- Relevance is key. Video consumers expect highly targeted advertising that fits their interests and their browsing habits. This increases the chances for them to keep watching a video. A personalised experience is always appreciated, so there’s no need to create video ads without knowing your audience first.
- Silent ads can increase the engagement, as you can still send your message effectively without any disruptive sound. If there’s an indication that your audience hates the sound in your video ads, then it’s time to focus on the visual side of advertising.
- Focus on mobile. Video consumers on mobile devices have been increased, which means that you should make sure that your content is optimised for mobile, making the viewing experience pleasant.
- Keep it short. Even if you create a longer video, make sure that the first seconds are appealing to help users stay engaged.
View full post on Search Engine Watch
Searching for Video, Images, Audio, Gifs, Podcasts, Memes & Radio: a directory of search engines, finders & generators
Here’s an up-to-date list of all the available video or video file search engines, audio and sound search engines, podcast directories, meme generators & Gif finders at your disposal.
Jump to a section:
Bing offers an image search engine that uses trending searches from across the web to create this stream of image results. It even allows you to personalise your stream when signing in.
This is a search engine for free photos, indicating the license for each one, helping users find the exact image they’re looking for and the license it’s associated with.
Flickr Creative Commons
Flickr is an awesome resource for photos, and you can use any that are labelled with a Creative Commons licence.
Browse 388,444 photos and illustrations and find the one you’re looking for.
If you’re looking for creative and editorial photography of high quality, then Getty Images is the right resource for you. You can buy any image either with credits, or a subscription plan.
Find images from across the web, as discovered by Google’s crawler-technology.
The most popular images on the web, ranked by popularity.
Startpage by Ixquick blends Google search results with privacy, promising more convenience and maximum privacy protection.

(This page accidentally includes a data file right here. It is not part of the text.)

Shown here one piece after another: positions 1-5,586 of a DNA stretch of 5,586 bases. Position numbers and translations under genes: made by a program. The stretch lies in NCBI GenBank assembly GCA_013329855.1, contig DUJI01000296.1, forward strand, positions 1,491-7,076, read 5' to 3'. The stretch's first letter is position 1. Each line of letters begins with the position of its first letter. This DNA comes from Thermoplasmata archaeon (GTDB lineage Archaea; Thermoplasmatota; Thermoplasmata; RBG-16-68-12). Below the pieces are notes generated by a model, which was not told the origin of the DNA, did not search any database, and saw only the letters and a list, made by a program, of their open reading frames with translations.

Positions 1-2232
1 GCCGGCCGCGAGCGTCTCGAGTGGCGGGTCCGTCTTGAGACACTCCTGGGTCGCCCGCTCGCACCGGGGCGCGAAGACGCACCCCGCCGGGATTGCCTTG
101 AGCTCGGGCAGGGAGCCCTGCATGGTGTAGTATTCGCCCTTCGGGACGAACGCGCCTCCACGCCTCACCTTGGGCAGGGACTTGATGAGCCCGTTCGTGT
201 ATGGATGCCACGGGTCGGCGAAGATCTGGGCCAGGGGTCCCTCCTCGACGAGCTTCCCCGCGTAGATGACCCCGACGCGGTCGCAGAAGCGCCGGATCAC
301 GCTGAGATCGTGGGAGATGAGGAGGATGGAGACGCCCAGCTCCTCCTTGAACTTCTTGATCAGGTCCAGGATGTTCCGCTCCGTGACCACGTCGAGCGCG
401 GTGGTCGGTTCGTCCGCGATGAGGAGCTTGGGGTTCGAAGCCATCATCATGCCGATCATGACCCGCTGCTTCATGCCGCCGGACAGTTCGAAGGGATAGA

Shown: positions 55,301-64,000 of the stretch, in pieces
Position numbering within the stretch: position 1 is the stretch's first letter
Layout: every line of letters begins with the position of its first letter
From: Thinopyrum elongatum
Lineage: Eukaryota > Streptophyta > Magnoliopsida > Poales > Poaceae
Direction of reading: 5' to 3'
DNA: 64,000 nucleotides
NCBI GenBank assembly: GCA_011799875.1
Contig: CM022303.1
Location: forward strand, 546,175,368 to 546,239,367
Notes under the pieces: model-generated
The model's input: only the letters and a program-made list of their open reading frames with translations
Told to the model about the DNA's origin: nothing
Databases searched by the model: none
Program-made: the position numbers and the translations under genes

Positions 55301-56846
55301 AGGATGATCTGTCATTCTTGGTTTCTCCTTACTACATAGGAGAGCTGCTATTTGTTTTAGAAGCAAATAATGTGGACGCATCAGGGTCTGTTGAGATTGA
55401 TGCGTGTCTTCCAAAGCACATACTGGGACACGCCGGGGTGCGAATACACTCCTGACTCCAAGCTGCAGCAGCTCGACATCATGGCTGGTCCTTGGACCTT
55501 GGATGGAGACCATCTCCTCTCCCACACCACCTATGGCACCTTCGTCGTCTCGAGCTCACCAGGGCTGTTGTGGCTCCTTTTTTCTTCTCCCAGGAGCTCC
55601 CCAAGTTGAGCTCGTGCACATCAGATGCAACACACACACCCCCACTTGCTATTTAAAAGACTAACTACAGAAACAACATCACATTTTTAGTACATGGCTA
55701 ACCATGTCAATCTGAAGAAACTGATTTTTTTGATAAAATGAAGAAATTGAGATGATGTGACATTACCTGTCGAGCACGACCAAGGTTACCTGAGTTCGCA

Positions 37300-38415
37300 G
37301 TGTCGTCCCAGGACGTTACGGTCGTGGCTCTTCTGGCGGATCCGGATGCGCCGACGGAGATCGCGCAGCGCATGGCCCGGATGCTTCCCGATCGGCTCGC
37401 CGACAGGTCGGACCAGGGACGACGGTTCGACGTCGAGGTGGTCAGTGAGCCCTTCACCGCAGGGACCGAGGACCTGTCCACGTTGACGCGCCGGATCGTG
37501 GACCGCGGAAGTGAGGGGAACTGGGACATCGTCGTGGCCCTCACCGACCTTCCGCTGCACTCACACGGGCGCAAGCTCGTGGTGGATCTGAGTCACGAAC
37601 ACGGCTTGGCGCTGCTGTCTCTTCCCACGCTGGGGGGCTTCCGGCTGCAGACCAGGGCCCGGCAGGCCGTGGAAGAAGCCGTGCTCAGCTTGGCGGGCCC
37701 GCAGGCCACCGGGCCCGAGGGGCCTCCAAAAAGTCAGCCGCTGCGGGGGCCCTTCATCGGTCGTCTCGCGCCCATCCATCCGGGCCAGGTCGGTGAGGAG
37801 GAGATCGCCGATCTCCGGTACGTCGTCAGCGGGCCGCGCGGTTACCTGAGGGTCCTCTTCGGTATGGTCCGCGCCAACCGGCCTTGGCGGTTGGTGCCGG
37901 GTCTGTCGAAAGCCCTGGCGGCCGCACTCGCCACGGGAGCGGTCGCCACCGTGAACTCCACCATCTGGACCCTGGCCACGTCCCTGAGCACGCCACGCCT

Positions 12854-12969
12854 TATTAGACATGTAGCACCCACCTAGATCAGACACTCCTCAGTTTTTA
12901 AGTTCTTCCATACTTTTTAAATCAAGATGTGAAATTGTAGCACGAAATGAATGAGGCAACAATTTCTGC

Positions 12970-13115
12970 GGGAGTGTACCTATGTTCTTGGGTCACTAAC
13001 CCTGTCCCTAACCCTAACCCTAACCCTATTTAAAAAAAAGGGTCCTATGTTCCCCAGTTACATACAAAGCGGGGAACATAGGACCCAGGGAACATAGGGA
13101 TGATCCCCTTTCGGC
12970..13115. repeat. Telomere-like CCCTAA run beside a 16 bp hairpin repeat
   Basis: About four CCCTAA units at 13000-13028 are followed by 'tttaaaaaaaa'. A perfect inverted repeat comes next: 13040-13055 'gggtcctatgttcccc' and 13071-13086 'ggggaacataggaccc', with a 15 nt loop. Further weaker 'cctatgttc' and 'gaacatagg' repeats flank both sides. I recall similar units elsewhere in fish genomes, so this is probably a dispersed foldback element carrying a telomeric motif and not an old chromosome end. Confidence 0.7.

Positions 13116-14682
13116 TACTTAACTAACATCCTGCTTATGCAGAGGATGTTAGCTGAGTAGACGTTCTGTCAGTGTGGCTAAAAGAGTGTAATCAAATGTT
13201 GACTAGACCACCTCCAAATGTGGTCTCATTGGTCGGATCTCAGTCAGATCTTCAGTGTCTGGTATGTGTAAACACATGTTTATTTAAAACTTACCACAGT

Large database of free photos for personal and commercial use.
An image search service with more than 3,000,000,000 pictures.
Pinterest may not be your first choice when looking for an image, but it turned out into a powerful search engine for images.
Over 640,000 free stock photos, vectors and art illustrations.
Free high-resolution photos focusing mostly on nature and lifestyle photography, only requiring a credit and link to the photographer.
Yahoo Image Search
Search or browse to find pictures on the web. Flickr users can now find their own images through Yahoo’s image search.
Yippy, previously known as Clusty, queries several top search engines to combine the results and generates them in an ordered list based on comparative ranking.
GifMe search is powered by users collecting and tagging over 804,886 Gifs.
Giphy is the largest online database and search engine for Gifs and it’s the most popular choice for many users when looking for a Gif to support their content.
Find the best Gifs ranked by popularity.
Memebase – Cheeseburger
Find the Gif you’re looking for or browse the feed to discover new ones.
Twitter collaborated with Giphy to embed its search engine when creating new tweets and this helped users have access to a huge Gif library with just one click.
Tumblr allows its users to search for all the available Gifs when creating a post, making their use even more convenient.
A meme search engine containing “947,359 dank memes.”
3 million screencaps taken from The Simpsons to help you find the right meme for every occasion.
Find the most popular memes of the web and customise them accordingly by changing the text.
Find every meme you’ve ever wanted.
AOL On is a video search platform that provides reports of all the latest news in the form of short videos, helping you to catch up with the trending topics.
Bing allows you to find the videos you’re looking for across the web and it displays the results in thumbnails. What’s more, it also offers search suggestions and relative results to help your searching.
Blinkx is offering high-quality, personalised, curated video content and it numbers more than 35 million hours of online video.
Find trending videos in a large video search engine index with an easy interface.